Sportsmen beat the aging odds

As everybody knows, youth must be served. Even so, there are exceptions. Such as Al Balding, an all-time pro golfer up there with Canadian hall of famers George Knudson and Stan Leonard.

Now 78 and still firing, Al shot 66 in the first round of the Canadian Seniors tournament last July. A month later, a 68 in the Ontario Seniors. Talk about shooting your age.

Red Horner, the bad man of hockey on defence for the first Maple Leaf Stanley Cup team back in 1932, is 93. Andra Kelly, the wife of another former Leaf redhead, Red Kelly, notes of Horner, “Say, he’s some dancer!”

Milt Dunnell was a money-making blackjack player in Las Vegas when, as the revered sports editor of the Toronto Star, he covered all the big fights in Vegas. Closing on his 97th birthday this Christmas, Milt was still travelling twice a week to play blackjack in one of Ontario’s legal gambling hells, the Blue Heron Casino, an hour’s drive east of Toronto. Still winning, too.

Defying clichés
A while back, the postman dropped a note from a 50Plus reader, Peter Ferguson of London, Ont., wondering if I knew that his friend Ray Scott of Toronto is 98 and plays go “nearly every day.” No, I didn’t. But the more I thought about it, the more I realized that people such as Milt Dunnell and Al Balding and Red Horner and Ray Scott defy the cliché. So I talked to them.

Right away, Scott said he wasn’t 98.

“I’m 97,” Ray said, a trifle testily, “but, yes, I play golf most days. I do stretches in the morning to keep flexible, and there’s a gym in my apartment building where I hit plastic balls to keep my swing fluid. Some winters, I go to Florida and play. The secret? Keep flexible.”

Scott was a phys. ed. teacher whose wife died four years ago, so he finds golf gives him “something to do.” In summer, he belongs to a seniors group of nearly 90 members who meet twice a month for a round at public courses in Toronto.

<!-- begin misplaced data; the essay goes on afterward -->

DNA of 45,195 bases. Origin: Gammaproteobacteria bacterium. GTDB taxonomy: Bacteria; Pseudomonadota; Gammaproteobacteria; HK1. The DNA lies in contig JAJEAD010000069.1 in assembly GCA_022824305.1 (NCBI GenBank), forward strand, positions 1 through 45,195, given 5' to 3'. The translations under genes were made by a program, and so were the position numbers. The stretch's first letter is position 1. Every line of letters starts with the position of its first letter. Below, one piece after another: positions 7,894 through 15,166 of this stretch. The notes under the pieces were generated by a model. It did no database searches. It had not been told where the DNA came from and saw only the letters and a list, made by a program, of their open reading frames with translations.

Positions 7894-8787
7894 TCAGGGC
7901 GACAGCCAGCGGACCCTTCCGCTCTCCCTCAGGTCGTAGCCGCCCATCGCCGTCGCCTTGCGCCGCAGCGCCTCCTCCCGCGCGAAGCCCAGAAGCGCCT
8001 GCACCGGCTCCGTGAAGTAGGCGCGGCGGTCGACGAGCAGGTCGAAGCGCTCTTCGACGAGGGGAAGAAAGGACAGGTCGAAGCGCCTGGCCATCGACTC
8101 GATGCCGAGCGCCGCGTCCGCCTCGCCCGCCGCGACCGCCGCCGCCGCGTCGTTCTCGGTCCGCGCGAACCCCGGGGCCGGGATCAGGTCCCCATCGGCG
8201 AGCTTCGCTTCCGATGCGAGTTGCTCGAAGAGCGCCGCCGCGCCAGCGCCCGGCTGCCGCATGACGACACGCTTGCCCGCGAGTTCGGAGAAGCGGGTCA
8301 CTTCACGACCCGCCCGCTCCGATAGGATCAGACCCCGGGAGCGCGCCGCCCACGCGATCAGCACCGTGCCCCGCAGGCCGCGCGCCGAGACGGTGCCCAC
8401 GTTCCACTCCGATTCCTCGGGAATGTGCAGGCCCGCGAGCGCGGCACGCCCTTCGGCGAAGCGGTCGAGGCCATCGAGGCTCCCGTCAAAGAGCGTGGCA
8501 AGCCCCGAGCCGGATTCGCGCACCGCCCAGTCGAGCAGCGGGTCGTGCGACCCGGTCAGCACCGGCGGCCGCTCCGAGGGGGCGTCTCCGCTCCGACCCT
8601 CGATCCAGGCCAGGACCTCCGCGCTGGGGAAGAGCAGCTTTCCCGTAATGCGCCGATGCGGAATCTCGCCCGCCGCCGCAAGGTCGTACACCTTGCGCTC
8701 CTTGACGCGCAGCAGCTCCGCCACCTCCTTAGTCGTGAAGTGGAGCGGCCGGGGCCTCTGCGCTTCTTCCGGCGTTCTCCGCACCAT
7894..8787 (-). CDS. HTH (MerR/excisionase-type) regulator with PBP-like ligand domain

Red Horner was at home where he and his wife, Helen, live in a large condo in mid-Toronto. Red played golf regularly at the exclusive Rosedale club until a stroke slowed him down three years ago.

“But you dance,” I reminded him, smiling (I wanted to avoid a hip check).

Red was on the ice the night in 1933 when Ace Bailey was blindsided by Boston’s great Eddie Shore, his career ended and his life almost so. Red chased after Shore and knocked him unconscious with a right-handed punch as Bailey lay on the ice convulsing.

“I wasn’t going to let him get away with that,” said the man who led the NHL in penalty minutes through eight straight  punishing seasons.

One day, a newspaper pal, Joey Slinger of the Toronto Star, and I caught a bus north to a casino and wandered through the vast humming rows of spinning slot machines and blackjack tables where people sat hunched in front of the clattering slots and impassive card dealers. 

Next page: Keep on winning

Keep on winning
Unexpectedly, we spotted a familiar figure playing blackjack – Milt Dunnell. Lean as always and sporting a baseball cap and a handful of round plastic chips, he rose from his chair and joined us.

We shook hands, chatted a few moments and he returned to his chair.

“Hey, did you catch the denomination of his pile of chips?” Slinger said, eyes wide.

“No, but he had at least a dozen.”

“Right,” Slinger said. “And at a hundred bucks apiece.”

So, nudging 97, Milt had lost none of the acumen he’d shown in those trips to the fights in Las Vegas.

Did you say slow down?
Next, I called Al Balding, four-time winner on the PGA Tour, who in 1968 teamed with George Knudson in Rome to win the World Team championship. Lean and lanky, Al also was the low individual winner.

So I asked him how often he plays.

“Aw, hell, I’ve slowed down,” Al said.

“I still enjoy it but I only play a round maybe twice a week.” Al is normally an ebullient fellow but he sounded glum.

“Only a couple times a week, eh?” I said.

“Yeah.” Still gloomy. “So other days all I do is chip and putt.”

Youth must be served? Okay – but with exceptions.